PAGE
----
Document Detail


Second-order stimuli do not always increase overall response rates in second-order schedules of reinforcement in the rat.
MedLine Citation:
PMID:  15083254     Owner:  NLM     Status:  MEDLINE    
Abstract/OtherAbstract:
RATIONALE: Second-order schedules of reinforcement have been used extensively to model reward-seeking and drug-seeking behaviour. Second-order stimuli within second-order schedules have been shown to enhance response rates during operant responding for natural reinforcers and drug reinforcers. This has led some to view second-order schedules of drug reinforcement as a model maintained of drug-seeking in addicts by drug-associated stimuli. However, the functional role of the second-order stimulus within second-order schedules is complex. OBJECTIVE: We investigated the role of second-order stimuli within a second-order schedule of reinforcement [FI 4 min (FR10: S)] maintained by sweetened water reinforcement. METHODS: Eight rats were trained to press a bar on a second-order schedule of reinforcement and tested in the presence and absence of the second-order stimulus. RESULTS: In contrast to most previous work, overall bar-pressing rates were significantly increased when the second-order stimulus was omitted (second-order stimulus omission: 0.17 Hz (+/-0.04, 95% CI); second-order stimulus present: 0.13 Hz (+/-0.04, 95% CI)). However, second-order stimuli also changed the pattern of responding whereby rats would make a bout of bar presses prior to the presentation of the second-order stimulus and then pause briefly after the second-order stimulus. In the absence of second-order stimuli, responding was uniformly high. Control measures, such as the ability of the second-order stimulus to evoke checking for the primary reinforcers, indicated that the second-order stimulus was associated with the primary reinforcer. CONCLUSIONS: These results demonstrated that although second-order stimuli maintained responding and caused the rat to check for primary reinforcement, overall response rates were increased when the second-order stimuli were omitted. This has implications for interpreting the results of studies where overall response rates within second-order schedules have been the only measure used to assess the effects of potential anti-addiction drugs. Future studies could be improved by performing a second-order stimulus omission test analysing both the overall response rates and the temporal organization of responding with respect to the second-order stimulus.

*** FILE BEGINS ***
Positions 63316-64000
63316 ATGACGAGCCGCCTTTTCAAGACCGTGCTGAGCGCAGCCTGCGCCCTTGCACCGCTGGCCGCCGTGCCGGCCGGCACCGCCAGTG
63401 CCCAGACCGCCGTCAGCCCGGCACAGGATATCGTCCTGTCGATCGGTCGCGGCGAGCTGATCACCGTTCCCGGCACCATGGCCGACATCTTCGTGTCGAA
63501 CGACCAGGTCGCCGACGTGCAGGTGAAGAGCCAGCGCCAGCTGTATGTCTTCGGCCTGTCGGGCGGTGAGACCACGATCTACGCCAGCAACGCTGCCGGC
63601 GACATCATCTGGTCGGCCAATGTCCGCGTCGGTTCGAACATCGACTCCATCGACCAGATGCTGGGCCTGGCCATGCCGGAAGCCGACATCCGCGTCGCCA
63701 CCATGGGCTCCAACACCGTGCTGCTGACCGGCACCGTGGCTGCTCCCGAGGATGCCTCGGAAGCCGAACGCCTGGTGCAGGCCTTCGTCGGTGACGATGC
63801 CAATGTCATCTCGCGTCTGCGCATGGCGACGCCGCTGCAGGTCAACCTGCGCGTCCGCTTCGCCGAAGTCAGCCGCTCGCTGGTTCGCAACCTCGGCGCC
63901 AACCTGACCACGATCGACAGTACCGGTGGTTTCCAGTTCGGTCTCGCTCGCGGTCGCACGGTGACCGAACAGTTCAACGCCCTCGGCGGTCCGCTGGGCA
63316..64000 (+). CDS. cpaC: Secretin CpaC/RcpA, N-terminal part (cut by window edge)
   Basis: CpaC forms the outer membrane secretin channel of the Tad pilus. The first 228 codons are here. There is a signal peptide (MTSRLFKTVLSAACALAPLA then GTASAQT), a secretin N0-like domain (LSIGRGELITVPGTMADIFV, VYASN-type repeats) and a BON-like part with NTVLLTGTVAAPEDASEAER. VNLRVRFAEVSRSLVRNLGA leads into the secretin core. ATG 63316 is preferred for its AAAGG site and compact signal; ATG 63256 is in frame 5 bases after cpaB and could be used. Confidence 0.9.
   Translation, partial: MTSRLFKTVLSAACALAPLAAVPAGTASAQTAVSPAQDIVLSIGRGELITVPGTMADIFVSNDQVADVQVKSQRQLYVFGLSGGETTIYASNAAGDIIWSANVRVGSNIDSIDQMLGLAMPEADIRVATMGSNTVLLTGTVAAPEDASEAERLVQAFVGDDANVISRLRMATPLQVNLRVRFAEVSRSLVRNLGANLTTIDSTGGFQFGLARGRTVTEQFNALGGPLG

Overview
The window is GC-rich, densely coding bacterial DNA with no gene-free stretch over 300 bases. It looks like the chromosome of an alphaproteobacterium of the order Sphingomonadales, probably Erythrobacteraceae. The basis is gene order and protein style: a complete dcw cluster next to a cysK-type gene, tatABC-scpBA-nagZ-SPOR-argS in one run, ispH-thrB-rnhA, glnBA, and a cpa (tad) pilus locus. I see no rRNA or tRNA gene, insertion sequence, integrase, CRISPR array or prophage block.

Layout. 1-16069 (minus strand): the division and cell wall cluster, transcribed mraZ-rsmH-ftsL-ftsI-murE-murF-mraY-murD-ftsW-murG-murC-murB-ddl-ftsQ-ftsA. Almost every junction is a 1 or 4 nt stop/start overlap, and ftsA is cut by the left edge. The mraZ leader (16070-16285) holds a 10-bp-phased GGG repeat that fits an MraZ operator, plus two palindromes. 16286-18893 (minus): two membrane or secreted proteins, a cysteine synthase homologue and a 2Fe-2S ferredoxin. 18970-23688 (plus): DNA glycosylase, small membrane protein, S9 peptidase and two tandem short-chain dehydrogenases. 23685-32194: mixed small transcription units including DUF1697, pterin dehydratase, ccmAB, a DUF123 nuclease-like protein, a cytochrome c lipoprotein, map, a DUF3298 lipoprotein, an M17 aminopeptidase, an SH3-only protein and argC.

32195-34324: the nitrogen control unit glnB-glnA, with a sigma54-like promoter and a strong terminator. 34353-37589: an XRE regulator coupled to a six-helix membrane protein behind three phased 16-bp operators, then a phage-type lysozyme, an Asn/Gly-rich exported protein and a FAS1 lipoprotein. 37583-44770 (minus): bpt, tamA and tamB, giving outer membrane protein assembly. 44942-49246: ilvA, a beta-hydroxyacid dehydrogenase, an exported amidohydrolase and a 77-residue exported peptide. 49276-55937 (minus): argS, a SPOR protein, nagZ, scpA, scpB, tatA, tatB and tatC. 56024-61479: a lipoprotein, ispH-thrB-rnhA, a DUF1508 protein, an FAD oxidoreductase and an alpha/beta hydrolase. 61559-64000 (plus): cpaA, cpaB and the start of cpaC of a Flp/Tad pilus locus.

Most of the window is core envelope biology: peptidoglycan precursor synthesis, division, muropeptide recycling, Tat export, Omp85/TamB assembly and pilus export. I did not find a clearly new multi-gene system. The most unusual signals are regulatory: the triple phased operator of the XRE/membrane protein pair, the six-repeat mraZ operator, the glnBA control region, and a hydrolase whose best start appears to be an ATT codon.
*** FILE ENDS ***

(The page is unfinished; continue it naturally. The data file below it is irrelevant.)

Authors:
David I G Wilson; E M Bowman
Related Documents :
12467114 - Single-cue delay eyeblink conditioning is unrelated to awareness.
1940764 - Effects of varying stimulus disparity and the reinforcer ratio in concurrent-schedule a...
15450684 - Hypothermia modifies the effective cs-us interval in conditioned taste aversion in rats.
13929134 - Conditioning of a free operant response in planaria.
23366134 - A feasibility study of an upper limb rehabilitation system using kinect and computer ga...
19846374 - Motion tuned spatio-temporal quality assessment of natural videos.
Publication Detail:
Type:  Comparative Study; Journal Article; Research Support, Non-U.S. Gov't     Date:  2004-04-09
Journal Detail:
Title:  Psychopharmacology     Volume:  174     ISSN:  0033-3158     ISO Abbreviation:  Psychopharmacology (Berl.)     Publication Date:  2004 Jul 
Date Detail:
Created Date:  2004-07-14     Completed Date:  2004-12-20     Revised Date:  2006-11-15    
Medline Journal Info:
Nlm Unique ID:  7608025     Medline TA:  Psychopharmacology (Berl)     Country:  Germany    
Other Details:
Languages:  eng     Pagination:  430-7     Citation Subset:  IM    
Affiliation:
School of Psychology, St Mary's College, University of St Andrews, South Street, St Andrews, Fife KY16 9JP, UK. digw@st-and.ac.uk
Export Citation:
APA/MLA Format     Download EndNote     Download BibTex
MeSH Terms
Descriptor/Qualifier:
Analysis of Variance
Animals
Appetitive Behavior* / drug effects
Conditioning, Operant / drug effects,  physiology*
Extinction, Psychological
Male
Rats
Reinforcement (Psychology)*
Reinforcement Schedule*
Sweetening Agents / pharmacology
Time Factors
Chemical
Reg. No./Substance:
0/Sweetening Agents

From MEDLINE®/PubMed®, a database of the U.S. National Library of Medicine


Previous Document:  Effects of acute nicotine administration on behavioral inhibition in adolescents with attention-defi...
Next Document:  Combined treatment of quetiapine with haloperidol in animal models of antipsychotic effect and extra...